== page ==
Less than five weeks before Election Day, the campaigns on both sides of the debate over the transgender antidiscrimination law launched new digital ads, setting the stage for an emotional ad war over who could be protected or hurt by the measure.

“Freedom for All Massachusetts,” the campaign that wants to preserve the law with a “yes” vote, launched its first ads, beginning with a spot called “My Kid,” which features a family with a transgender child to draw attention to the children who could be affected if Question 3 is voted down and the law is repealed.

“I love my kids and I’d do anything to protect them,” a father named Don says, before introducing a family that includes a transgender son named Ian.


“Just like other kids, he likes hanging out with friends,” Don says in the ad. “So I want him to be protected from discrimination in public places, like restaurants.”

“That’s why I’m asking you to vote yes on Question 3,” Ian says in the ad. “It lets me live my life just like everyone else.”

Question 3 on the Nov. 6 ballot asks Massachusetts voters whether they want to keep or repeal the two-year-old law that bars discrimination of transgender people in public spaces like stores and restaurants and requires that any public place with separate areas for men and women to let people use the space consistent with their gender identity.

If voters approve of the law, there would be no change. If they vote “no,” the antidiscrimination law would be repealed.

Former Salem police chief Paul Tucker appears in the Freedom for All campaign’s other two ads, which aim to assuage public safety concerns being raised about the law by the opposition. In one ad, Tucker says the law presents no greater danger, adding: “Laws already exist to prevent assault and hold offenders accountable. And in the two years since state law began protecting transgender people from discrimination, there’s been no increase in public safety incidents, including in restrooms.”


In the final ad, his message is echoed by Debra J. Robbin, executive director of Jane Doe Inc., a Massachusetts coalition that advocates for survivors of domestic and sexual violence. “Dignity and respect, that’s what this is about,” Robbin says in the ad.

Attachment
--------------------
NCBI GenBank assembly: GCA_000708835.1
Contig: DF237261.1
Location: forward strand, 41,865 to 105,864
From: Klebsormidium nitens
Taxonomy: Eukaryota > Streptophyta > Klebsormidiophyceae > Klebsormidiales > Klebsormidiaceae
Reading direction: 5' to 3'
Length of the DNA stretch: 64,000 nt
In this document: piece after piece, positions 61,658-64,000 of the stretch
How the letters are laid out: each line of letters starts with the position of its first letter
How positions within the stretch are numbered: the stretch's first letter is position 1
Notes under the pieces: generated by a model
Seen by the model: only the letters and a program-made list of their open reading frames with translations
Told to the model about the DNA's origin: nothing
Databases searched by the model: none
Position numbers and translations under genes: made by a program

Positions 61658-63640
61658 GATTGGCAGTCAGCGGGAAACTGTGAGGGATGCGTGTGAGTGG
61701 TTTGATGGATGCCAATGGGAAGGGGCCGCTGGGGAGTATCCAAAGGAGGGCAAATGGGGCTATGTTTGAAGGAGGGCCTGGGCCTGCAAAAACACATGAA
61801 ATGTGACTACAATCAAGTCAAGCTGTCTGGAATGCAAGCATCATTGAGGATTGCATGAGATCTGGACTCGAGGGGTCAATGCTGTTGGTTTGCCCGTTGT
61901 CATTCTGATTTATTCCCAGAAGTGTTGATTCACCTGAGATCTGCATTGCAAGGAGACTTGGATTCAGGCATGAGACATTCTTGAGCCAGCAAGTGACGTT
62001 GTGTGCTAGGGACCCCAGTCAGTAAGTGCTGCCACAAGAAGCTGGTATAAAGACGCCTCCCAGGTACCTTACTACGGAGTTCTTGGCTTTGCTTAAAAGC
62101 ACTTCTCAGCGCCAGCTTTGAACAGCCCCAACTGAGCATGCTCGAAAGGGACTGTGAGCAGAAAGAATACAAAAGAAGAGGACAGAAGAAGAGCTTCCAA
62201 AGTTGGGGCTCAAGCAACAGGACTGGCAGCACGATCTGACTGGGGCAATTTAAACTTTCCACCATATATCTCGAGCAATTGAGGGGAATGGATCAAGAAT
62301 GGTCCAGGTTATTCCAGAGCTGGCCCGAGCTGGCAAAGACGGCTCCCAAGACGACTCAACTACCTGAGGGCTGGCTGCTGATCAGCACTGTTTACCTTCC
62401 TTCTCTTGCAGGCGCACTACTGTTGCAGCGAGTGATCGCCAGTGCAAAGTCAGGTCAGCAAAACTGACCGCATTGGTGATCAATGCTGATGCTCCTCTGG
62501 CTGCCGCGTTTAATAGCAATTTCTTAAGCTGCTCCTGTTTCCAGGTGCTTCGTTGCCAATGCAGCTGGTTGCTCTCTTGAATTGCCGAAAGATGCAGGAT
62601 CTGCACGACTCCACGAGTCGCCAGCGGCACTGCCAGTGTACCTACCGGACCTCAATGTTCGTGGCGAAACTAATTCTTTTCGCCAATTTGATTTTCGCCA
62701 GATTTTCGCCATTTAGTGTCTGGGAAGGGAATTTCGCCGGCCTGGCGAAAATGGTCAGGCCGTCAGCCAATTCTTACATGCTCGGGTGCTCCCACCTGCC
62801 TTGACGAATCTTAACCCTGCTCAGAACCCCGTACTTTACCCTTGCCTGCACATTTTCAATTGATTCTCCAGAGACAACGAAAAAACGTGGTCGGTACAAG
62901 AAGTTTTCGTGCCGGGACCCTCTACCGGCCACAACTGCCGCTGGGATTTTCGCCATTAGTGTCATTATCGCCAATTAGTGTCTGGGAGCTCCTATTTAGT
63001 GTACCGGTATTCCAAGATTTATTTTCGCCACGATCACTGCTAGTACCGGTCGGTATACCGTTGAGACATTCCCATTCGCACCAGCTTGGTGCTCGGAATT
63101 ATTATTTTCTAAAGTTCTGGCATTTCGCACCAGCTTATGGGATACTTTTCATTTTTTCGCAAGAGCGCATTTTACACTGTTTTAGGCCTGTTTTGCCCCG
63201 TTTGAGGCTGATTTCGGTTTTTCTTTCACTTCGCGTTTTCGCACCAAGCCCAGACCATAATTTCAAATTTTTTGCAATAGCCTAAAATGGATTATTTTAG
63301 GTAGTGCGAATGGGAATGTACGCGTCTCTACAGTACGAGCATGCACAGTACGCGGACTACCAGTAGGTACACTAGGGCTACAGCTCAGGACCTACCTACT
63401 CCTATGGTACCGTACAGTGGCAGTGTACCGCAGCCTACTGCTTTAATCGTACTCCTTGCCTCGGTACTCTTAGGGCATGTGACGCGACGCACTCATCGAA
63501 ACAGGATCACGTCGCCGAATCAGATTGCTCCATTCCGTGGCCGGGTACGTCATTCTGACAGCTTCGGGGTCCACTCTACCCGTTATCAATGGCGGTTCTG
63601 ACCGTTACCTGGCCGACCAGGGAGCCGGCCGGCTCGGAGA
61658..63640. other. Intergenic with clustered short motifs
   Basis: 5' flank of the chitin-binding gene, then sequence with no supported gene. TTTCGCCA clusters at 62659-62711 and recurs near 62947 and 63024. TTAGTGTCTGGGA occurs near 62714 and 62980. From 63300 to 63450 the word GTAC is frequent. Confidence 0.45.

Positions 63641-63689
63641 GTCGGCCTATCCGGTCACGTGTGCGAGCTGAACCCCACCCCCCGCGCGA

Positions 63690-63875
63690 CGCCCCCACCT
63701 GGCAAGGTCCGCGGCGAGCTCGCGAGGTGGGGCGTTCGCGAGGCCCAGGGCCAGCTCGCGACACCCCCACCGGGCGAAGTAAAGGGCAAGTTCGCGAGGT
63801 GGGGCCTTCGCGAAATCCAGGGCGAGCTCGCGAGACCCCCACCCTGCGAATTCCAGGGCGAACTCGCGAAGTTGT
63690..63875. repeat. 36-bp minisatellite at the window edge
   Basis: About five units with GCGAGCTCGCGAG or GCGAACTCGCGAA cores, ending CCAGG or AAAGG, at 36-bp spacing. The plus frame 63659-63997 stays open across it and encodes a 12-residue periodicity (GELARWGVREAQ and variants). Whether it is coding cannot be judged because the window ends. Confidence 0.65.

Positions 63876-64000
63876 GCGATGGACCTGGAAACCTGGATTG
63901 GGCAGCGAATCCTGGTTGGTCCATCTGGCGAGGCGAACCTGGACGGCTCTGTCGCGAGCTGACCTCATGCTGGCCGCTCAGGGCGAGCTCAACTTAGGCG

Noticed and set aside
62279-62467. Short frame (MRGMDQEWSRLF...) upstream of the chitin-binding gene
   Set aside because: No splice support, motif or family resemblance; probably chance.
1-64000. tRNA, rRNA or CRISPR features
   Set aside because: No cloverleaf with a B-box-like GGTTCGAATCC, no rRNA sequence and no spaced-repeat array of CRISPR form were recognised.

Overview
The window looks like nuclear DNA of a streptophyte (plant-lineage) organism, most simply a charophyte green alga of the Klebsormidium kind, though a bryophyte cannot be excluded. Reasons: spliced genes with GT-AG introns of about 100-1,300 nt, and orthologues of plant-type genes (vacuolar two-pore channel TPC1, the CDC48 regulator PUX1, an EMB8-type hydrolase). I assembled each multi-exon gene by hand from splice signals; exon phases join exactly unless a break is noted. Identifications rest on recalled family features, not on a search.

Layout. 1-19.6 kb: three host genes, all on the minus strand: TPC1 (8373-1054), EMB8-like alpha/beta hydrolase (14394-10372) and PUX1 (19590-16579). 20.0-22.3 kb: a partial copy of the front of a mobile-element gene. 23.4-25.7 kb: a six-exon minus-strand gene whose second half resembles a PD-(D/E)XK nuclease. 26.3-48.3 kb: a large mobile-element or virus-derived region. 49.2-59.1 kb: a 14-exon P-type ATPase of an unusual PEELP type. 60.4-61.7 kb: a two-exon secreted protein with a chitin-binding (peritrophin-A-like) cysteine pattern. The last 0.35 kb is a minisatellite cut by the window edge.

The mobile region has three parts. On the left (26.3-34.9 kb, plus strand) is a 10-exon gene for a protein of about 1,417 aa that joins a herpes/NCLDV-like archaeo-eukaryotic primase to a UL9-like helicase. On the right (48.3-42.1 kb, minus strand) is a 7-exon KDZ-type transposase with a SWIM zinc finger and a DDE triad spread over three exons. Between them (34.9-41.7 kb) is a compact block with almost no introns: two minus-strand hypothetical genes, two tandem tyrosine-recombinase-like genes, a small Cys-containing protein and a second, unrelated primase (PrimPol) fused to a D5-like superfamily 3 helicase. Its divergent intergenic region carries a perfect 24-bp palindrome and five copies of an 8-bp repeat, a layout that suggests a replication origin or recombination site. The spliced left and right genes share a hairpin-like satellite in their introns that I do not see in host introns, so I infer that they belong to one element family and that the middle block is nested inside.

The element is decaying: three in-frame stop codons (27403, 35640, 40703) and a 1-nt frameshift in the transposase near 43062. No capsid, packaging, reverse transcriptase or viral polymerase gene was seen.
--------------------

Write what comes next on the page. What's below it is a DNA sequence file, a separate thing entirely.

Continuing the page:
The Globe previously reported that Freedom for All Massachusetts had reserved $900,000 worth of TV airtime on broadcast TV in the Boston and Springfield areas between Oct. 22 and Nov. 5. A spokesman for the campaign, Matthew Wilder, said one of these ads may be used for the TV campaign.

Meanwhile, the “No On 3” campaign, also known as “Keep MA Safe,” released its second digital campaign ad on YouTube this week.

That video features Gina, a Massachusetts mother, saying that one of her daughters had to change in the girl’s locker room in the presence of a boy.

Text that runs over the screen says that “The MA bathroom and locker room allows men into women’s spaces.”

“Our children deserve the right to privacy,” Gina says on the video. “They deserve to be able to feel comfortable. They should be able to change and not feel like their privacy is being invaded.”

The “No on 3” campaign argues that the law’s definition of gender identity is too broad and ripe for abuse from men who could use it to invade women’s privacy. Gender identity refers to someone’s sincerely held identity, appearance or behavior, regardless of the sex they were assigned at birth.


The opposition campaign previously released a digital ad showing a little girl upset by the presence of a man in the female restroom. “A little girl shouldn’t have to wonder why there’s a man using the women’s bathroom,” the child narrator said in that ad.

Stephanie Ebbert can be reached at Stephanie.Ebbert@globe.com. Follow her on Twitter @StephanieEbbert.